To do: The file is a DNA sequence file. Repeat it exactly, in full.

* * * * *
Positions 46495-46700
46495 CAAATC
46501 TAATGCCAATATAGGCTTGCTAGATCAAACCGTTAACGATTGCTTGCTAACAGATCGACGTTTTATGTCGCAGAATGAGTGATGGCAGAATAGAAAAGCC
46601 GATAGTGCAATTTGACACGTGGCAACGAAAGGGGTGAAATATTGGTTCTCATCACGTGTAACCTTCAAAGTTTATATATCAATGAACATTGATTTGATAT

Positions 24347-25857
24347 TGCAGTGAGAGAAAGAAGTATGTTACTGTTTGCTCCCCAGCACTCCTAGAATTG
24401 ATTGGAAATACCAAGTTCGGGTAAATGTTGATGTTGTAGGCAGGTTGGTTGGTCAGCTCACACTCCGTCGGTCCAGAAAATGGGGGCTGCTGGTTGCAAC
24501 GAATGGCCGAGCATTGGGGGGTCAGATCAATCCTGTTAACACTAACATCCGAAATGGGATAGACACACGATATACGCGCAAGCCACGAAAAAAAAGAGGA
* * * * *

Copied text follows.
Positions 46495-46700
46495 CAAATC
46501 TAATGCCAATATAGGCTTGCTAGATCAAACCGTTAACGATTGCTTGCTAACAGATCGACGTTTTATGTCGCAGAATGAGTGATGGCAGAATAGAAAAGCC
46601 GATAGTGCAATTTGACACGTGGCAACGAAAGGGGTGAAATATTGGTTCTCATCACGTGTAACCTTCAAAGTTTATATATCAATGAACATTGATTTGATAT

Positions 24347-25857
24347 TGCAGTGAGAGAAAGAAGTATGTTACTGTTTGCTCCCCAGCACTCCTAGAATTG
24401 ATTGGAAATACCAAGTTCGGGTAAATGTTGATGTTGTAGGCAGGTTGGTTGGTCAGCTCACACTCCGTCGGTCCAGAAAATGGGGGCTGCTGGTTGCAAC
24501 GAATGGCCGAGCATTGGGGGGTCAGATCAATCCTGTTAACACTAACATCCGAAATGGGATAGACACACGATATACGCGCAAGCCACGAAAAAAAAGAGGA